February 28, 2017
Annual expo introduces girls to science, technology, engineering and math careers
The Johns Hopkins University Applied Physics Laboratory (APL) will host “Girl Power,” a free opportunity for middle and high school girls to learn about careers in science, technology, engineering and math (STEM), on Sunday, March 12, from 2 to 5 p.m. on APL’s campus in Laurel, Maryland.
Celebrating its 11th year, Girl Power is a collaborative effort between APL, the Women in Technology of Howard County Tech Council, and the Maryland Space Business Roundtable. Nearly 600 girls, along with their families, attended last year’s program.
APL staff members Morgana Trexler and Brett Denevi, both recipients of the Maryland Science Center’s Outstanding Young Scientist Award, will kick off the event by talking about their work in STEM.
This year, APL’s Society of Women Engineers will be running five brand-new hands-on activities that will encourage student interest in engineering including: Project Pi (math), Paper Circuits (electrical engineering), Which One Is the Fairest of Them All? (social networking & data science), Bits and Bytes of Binary (computer science), and Comet Tails and KBOs (Space). Also, members of the APL Drama Club will portray historical women in science, and many other APL staff members will operate the event’s many booths and displays.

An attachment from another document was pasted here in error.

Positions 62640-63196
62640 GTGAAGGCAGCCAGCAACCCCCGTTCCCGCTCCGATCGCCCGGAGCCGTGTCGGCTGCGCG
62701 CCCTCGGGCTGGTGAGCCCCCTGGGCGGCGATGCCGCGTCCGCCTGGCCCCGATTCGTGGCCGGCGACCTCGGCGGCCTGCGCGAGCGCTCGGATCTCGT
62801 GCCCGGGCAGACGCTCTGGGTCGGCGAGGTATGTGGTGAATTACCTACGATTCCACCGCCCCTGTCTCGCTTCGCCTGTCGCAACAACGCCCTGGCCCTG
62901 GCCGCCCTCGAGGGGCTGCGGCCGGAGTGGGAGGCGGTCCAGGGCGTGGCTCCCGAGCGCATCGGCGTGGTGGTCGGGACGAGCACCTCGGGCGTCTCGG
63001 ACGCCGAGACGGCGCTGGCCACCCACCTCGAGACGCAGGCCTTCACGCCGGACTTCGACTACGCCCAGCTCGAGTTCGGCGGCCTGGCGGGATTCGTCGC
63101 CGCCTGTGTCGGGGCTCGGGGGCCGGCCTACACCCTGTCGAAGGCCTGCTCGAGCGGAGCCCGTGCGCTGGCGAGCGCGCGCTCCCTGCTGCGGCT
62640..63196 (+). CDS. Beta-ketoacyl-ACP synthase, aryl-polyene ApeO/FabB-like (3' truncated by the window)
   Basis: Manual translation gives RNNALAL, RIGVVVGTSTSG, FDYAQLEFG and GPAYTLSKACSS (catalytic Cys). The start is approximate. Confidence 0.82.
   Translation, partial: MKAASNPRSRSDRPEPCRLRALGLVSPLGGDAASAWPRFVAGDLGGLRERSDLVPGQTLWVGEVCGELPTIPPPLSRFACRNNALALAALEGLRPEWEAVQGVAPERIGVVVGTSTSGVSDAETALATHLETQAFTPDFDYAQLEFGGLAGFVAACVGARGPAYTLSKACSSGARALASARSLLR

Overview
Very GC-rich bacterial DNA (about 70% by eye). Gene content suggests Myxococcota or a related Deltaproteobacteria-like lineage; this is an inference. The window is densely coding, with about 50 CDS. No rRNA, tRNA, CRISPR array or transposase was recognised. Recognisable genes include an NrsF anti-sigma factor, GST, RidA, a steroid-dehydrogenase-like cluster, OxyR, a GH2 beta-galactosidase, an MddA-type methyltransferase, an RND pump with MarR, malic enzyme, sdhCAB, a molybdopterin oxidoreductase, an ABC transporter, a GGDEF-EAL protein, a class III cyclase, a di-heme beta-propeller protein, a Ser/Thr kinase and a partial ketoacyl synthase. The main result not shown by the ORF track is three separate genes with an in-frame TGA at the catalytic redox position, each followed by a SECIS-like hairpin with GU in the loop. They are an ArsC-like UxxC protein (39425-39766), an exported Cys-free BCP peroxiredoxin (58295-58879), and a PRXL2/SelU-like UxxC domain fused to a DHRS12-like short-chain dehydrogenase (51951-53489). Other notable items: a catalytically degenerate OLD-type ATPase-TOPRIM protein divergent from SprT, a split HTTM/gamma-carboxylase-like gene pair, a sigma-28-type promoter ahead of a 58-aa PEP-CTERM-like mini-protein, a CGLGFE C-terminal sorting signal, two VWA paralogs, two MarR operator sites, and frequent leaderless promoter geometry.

The event also features scientists and engineers from the NSA, BioEYES, FBI, the JHU Whiting School of Engineering, and other government and community organizations. Attendees can experience space travel with immersive technology as well as the magic of science and the science of magic, and can explore social networking and data science. Workshops from the Women in Technology of Howard County Tech Council will cover 3-D (additive) printing, cybersecurity and other topics.
APL’s STEM outreach efforts date back to 1976. Today, its related educational initiatives reach about 5,000 students and community residents yearly, through events like Girl Power, STEM Academy, the Maryland MESA (Mathematics, Engineering, Science Achievement) program, NASA education outreach programs, the ASPIRE high school mentoring program, and APL’s College Prep Program.
“Girl Power is a great way to introduce middle to high school aged girls to STEM and STEM professionals in a fun and energetic setting,” said Dwight Carr, APL STEM program manager. “We encourage everyone to bring your daughters, nieces, granddaughters and neighbors to this event. This might be an experience that changes the trajectory of their lives and careers.”
Girl Power will be held in APL’s Kossiakoff Center, 11100 Johns Hopkins Road, Laurel, Maryland. Families and the public are welcome to attend.
Girl Power is open to the media and offers photo, video and interview opportunities. If media is interested in attending, please register by sending an e-mail to Gina.Ellrich@jhuapl.edu by Thursday, March 9.
In the event of bad weather or for additional information, call 443-778-STEM (7836). Admission is free, and registration is not required.
Media contact: Gina Ellrich, 443-778-7796, Gina.Ellrich@jhuapl.edu
The Applied Physics Laboratory, a not-for-profit division of The Johns Hopkins University, meets critical national challenges through the innovative application of science and technology. For more information, visit www.jhuapl.edu.